Much More Than the Migrant Mother Image, Dorothea Lange’s Photos Are Timeless

Lange not only portrayed the essence of what it meant to live through the Great Depression, but she also captured images of the treatment of Japanese Americans after Pearl Harbor and the implications of the U.S. going into war. Internment camps set up for Japanese Americans were labeled as “evacuation centers” at the time, but whole families lost their businesses and savings when they were forced into camps, a fact not openly discussed or recorded at the time.

Japanese American boy awaiting forced relocation, San Francisco, 1942. Via/ Library of Congress

1942, Japanese American storefront in California with “I am an American” sign is heartbreaking to see today. Via/ Library of Congress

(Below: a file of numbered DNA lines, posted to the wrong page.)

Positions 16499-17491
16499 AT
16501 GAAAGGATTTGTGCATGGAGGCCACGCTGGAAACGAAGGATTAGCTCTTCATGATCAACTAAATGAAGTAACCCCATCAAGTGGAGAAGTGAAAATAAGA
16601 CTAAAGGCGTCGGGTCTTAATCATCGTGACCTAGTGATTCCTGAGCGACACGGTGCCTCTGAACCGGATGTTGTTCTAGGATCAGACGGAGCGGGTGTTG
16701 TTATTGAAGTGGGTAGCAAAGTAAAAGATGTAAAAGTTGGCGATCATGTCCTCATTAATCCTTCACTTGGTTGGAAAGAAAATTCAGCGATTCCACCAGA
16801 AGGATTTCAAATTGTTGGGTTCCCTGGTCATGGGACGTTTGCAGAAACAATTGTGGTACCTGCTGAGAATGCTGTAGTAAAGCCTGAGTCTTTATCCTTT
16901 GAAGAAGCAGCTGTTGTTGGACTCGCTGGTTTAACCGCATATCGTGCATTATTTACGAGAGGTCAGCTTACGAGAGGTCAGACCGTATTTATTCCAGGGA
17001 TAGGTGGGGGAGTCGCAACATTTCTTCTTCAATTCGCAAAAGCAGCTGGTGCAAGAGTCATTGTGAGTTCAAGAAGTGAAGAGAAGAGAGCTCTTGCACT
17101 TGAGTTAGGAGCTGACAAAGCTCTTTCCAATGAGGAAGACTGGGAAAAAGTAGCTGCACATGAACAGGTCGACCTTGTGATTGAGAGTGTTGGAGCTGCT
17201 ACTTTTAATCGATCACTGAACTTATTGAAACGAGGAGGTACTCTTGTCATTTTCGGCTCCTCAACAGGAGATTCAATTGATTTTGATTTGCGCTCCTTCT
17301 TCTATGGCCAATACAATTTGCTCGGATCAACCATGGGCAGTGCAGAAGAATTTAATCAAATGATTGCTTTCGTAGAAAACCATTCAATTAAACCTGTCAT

Lange was awarded the Guggenheim Fellowship in 1940, the first time a woman had ever been selected for this award. After World War II and her assignments for the U.S governments were done, Lange worked for LIFE Magazine and other publications. But, her photographs were not shown at the Museum of Modern Art until near the end of her life.

Men outside a Mississippi storefront, 1936. Via/ Library of Congress

Latter Day Saints from South Africa. She was the first schoolteacher in Escalante. They are dressed in their Sunday clothes, 1936. Via/ Library of Congress

Dust Bowl refugees, 1937. Via/ Library of Congress

In later years, Lange’s work was recognized as some of the best of her era, but still her wide range of photographs are often forgotten in favor of her most famous photograph, Migrant Mother.

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